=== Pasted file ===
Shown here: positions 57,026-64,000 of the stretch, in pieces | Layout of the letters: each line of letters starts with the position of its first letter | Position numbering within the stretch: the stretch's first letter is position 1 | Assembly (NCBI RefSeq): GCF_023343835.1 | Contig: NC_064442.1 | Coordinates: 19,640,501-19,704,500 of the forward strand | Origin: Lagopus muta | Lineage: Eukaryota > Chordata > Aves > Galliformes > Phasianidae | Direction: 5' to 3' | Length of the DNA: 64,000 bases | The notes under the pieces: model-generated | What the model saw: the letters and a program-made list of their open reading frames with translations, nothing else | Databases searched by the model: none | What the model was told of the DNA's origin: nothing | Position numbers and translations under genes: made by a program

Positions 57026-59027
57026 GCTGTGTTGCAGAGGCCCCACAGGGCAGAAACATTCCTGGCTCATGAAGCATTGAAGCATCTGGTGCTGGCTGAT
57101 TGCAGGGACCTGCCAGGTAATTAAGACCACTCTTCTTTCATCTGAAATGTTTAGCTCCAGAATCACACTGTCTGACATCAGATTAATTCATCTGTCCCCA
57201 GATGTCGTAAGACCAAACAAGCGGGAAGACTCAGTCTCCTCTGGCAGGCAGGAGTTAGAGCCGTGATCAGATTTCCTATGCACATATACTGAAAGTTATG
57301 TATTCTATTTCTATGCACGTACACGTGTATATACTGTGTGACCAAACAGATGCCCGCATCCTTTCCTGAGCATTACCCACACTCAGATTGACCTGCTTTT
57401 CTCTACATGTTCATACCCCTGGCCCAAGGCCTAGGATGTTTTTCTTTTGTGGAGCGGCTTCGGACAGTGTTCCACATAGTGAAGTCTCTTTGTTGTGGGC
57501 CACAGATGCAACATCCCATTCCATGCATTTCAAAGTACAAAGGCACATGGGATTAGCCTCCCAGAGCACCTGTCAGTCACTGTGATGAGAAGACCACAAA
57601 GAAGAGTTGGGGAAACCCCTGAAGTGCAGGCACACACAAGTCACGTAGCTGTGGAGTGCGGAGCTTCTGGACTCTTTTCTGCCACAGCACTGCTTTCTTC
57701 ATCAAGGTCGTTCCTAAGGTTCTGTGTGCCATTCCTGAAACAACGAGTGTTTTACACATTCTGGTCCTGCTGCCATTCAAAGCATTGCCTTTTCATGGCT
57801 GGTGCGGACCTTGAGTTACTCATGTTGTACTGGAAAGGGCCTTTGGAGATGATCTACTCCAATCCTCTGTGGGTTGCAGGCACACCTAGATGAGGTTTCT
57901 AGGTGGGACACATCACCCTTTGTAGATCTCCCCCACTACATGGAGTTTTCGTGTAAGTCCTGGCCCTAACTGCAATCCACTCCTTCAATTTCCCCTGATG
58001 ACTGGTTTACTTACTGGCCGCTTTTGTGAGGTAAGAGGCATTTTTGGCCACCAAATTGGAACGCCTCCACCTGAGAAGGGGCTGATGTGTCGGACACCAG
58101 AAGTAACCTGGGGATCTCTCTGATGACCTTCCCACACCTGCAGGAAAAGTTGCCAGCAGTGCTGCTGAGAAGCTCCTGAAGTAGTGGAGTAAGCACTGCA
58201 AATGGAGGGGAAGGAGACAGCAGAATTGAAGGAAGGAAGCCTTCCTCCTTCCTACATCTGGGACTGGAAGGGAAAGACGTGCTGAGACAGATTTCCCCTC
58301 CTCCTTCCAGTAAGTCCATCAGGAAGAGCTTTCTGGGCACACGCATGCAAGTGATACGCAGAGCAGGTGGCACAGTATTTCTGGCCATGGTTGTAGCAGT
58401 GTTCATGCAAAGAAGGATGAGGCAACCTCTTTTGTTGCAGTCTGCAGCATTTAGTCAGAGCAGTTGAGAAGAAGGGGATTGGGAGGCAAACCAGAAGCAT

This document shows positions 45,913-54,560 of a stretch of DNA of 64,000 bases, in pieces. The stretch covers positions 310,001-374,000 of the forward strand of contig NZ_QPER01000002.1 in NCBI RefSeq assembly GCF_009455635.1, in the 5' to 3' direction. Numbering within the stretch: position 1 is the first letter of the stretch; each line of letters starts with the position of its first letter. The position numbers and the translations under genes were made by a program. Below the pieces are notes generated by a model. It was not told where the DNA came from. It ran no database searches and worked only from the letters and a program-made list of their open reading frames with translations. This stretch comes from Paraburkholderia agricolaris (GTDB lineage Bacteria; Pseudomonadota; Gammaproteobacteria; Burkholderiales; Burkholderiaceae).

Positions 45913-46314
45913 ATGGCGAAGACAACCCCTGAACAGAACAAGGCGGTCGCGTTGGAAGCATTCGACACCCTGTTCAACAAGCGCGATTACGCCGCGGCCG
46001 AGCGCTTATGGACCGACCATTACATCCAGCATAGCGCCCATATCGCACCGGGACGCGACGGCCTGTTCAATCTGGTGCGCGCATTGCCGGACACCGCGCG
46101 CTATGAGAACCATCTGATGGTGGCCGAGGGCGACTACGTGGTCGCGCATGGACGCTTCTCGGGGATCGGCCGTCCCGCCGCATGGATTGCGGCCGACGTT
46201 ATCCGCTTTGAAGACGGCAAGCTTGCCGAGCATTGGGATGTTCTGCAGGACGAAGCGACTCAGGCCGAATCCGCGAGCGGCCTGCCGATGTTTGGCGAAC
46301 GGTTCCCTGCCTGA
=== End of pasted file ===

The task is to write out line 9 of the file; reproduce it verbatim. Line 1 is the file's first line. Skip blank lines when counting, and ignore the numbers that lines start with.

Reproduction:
57601 GAAGAGTTGGGGAAACCCCTGAAGTGCAGGCACACACAAGTCACGTAGCTGTGGAGTGCGGAGCTTCTGGACTCTTTTCTGCCACAGCACTGCTTTCTTC